Having previously outlined the emergence of standalone, third-party solutions, here Steve Montgomery looks at the two-level approach being adopted and the wider potential of independent, multi-device control platforms.
A two-level approach is a major benefit to the industry, allowing integrators and administrators to use the same control system as ultimately used by the end-user, whether in home or commercial locations. “Configurable apps can be extremely powerful. The devices we control usually have a pre-defined set of functions, which makes it possible to offer an administrator a set of options and allow them to turn on what they need and disable everything else,” explains Patrick Murray of Controlhaus Systems Design. “With a single application serving both aspects of operation, the integrator can design and prove more of the user interface for a varied set of component devices during the integration phase, leading to fewer changes in the final look-and-feel of the interface.”
The major benefit to end-users remains the ability for the control interface to be customised to their requirements and preferences. In each individual application the control buttons most frequently used can be elevated through the menu levels and linked to others, to make individual scenes or responses that require multi-component settings possible with a single home-screen switch. However, the ability to achieve this across the full spectrum of devices requires agreement and cooperation within, and between, several industries – and that is not yet in place. “The ability to control any IP-enabled device from a single controller using a new app still requires the vendor to participate and make information available and to commit to a common standard. Until that happens, sophisticated whole-enterprise control from a single device will not be achieved and the technology will remain a niche-application centred around single product and consenting manufacturers’ equipment, not the industry-wide solution we all desire,” says Stijn Ooms, director of technology for Crestron. “It is not just for AV components but additional devices that are associated with building control: intelligent lighting, HVAC, blinds, room-booking systems and energy harvesting. We are making progress with standards like CEC (Consumer Electronics Control) but need that full commitment.”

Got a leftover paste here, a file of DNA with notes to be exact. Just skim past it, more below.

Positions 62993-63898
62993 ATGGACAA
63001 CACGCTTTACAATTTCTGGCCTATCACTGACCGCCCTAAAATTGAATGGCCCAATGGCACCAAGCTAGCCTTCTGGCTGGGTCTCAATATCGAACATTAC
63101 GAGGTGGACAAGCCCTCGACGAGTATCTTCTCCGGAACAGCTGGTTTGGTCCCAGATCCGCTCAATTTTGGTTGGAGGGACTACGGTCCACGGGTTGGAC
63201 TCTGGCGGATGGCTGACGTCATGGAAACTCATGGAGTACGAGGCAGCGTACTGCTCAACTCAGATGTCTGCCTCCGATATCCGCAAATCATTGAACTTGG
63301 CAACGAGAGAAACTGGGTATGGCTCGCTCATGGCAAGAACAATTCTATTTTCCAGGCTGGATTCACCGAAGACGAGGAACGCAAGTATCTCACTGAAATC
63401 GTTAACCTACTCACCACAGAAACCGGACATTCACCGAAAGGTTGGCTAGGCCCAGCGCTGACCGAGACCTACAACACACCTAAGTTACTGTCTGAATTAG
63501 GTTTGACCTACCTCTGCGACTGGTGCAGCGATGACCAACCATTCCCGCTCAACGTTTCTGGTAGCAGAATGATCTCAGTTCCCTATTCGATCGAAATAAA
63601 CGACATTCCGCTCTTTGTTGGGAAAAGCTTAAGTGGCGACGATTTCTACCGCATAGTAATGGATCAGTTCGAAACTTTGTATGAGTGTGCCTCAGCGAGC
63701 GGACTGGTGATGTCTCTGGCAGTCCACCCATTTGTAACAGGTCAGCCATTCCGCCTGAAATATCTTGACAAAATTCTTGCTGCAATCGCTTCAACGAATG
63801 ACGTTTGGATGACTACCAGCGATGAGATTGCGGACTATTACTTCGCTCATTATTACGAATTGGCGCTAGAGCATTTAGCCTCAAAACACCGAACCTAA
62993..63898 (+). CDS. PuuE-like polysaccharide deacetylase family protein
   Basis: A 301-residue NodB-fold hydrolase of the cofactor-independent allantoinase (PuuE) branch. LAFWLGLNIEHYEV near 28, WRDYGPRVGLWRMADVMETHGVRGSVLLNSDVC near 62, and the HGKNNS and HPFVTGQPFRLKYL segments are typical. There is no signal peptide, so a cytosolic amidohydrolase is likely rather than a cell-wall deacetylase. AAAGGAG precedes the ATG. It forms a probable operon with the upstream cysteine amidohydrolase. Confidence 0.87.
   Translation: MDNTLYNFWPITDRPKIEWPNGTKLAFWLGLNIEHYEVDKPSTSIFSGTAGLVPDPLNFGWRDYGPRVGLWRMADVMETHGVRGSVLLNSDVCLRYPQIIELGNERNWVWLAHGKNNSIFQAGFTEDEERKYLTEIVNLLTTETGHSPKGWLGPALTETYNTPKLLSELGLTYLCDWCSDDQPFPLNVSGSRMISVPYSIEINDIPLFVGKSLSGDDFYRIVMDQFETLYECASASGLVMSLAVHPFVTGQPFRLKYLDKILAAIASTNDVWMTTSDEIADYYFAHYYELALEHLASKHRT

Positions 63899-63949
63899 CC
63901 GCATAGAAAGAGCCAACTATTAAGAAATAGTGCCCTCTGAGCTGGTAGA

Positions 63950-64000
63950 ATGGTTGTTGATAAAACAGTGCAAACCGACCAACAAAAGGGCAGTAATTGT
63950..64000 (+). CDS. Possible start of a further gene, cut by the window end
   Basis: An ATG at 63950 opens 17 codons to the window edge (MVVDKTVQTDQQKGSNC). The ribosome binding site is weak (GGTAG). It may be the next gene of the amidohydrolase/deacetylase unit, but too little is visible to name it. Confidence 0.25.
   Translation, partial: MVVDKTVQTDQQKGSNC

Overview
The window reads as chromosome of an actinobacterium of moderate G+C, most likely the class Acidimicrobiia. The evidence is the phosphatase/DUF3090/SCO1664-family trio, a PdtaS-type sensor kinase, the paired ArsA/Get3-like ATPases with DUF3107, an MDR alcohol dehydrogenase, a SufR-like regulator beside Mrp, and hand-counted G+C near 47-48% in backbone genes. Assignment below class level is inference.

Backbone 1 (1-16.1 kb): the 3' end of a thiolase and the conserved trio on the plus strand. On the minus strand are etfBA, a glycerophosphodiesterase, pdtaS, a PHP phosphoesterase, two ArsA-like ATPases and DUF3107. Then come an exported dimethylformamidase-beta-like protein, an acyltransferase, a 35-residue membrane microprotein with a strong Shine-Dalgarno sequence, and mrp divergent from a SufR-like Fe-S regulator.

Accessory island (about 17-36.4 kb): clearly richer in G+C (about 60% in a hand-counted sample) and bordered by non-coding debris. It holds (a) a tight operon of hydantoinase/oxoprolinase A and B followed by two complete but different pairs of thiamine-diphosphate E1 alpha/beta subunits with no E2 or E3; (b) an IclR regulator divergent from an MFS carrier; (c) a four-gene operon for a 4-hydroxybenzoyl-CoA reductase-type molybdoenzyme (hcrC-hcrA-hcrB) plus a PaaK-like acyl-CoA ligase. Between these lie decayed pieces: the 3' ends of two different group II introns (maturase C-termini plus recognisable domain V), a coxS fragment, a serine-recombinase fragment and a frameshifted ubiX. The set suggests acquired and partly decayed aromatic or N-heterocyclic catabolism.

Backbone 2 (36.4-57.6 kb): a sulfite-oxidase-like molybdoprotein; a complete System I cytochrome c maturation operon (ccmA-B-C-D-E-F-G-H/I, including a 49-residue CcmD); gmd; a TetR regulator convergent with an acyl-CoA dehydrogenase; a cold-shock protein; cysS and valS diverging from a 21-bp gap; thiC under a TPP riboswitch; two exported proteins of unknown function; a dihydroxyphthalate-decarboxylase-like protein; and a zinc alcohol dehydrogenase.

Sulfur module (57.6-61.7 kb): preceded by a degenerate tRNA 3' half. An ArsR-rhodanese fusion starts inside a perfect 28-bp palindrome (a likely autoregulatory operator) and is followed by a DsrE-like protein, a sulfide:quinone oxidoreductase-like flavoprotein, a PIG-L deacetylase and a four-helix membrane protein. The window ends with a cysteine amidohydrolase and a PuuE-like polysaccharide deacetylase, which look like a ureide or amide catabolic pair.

The potential of independent, multi-device control platforms extends way beyond the current appeal of integrated control from a single device. IP-based communication between controller and devices allows device status information to be collected and acted upon, enabling device and system maintenance to be made more efficient. It can also be linked to room booking facilities so that in addition to automated preparation of equipment prior to an event, rooms can be automatically reallocated whenever there is an equipment failure – meaning that expensive executive time is not lost discovering equipment faults in-situ. Detailed usage analysis further allows better and more efficient management and control of buildings.
Personalisation is also an attractive option. Crestron’s PinPoint location technology identifies the location of individual users; at home, in the car and at work, and aligns their requirements accordingly in conjunction with the Fusion energy management software. “The Internet of Things is already suggesting extensive possibilities for pro-active management of building facilities through very granular monitoring and control of devices,” explains Ooms.
“The AV industry is in a great position to lead this technology: we already have the tools, understanding and experience to control complex, multi-faceted systems. It is up to us now to take advantage and extend our role in this sector.”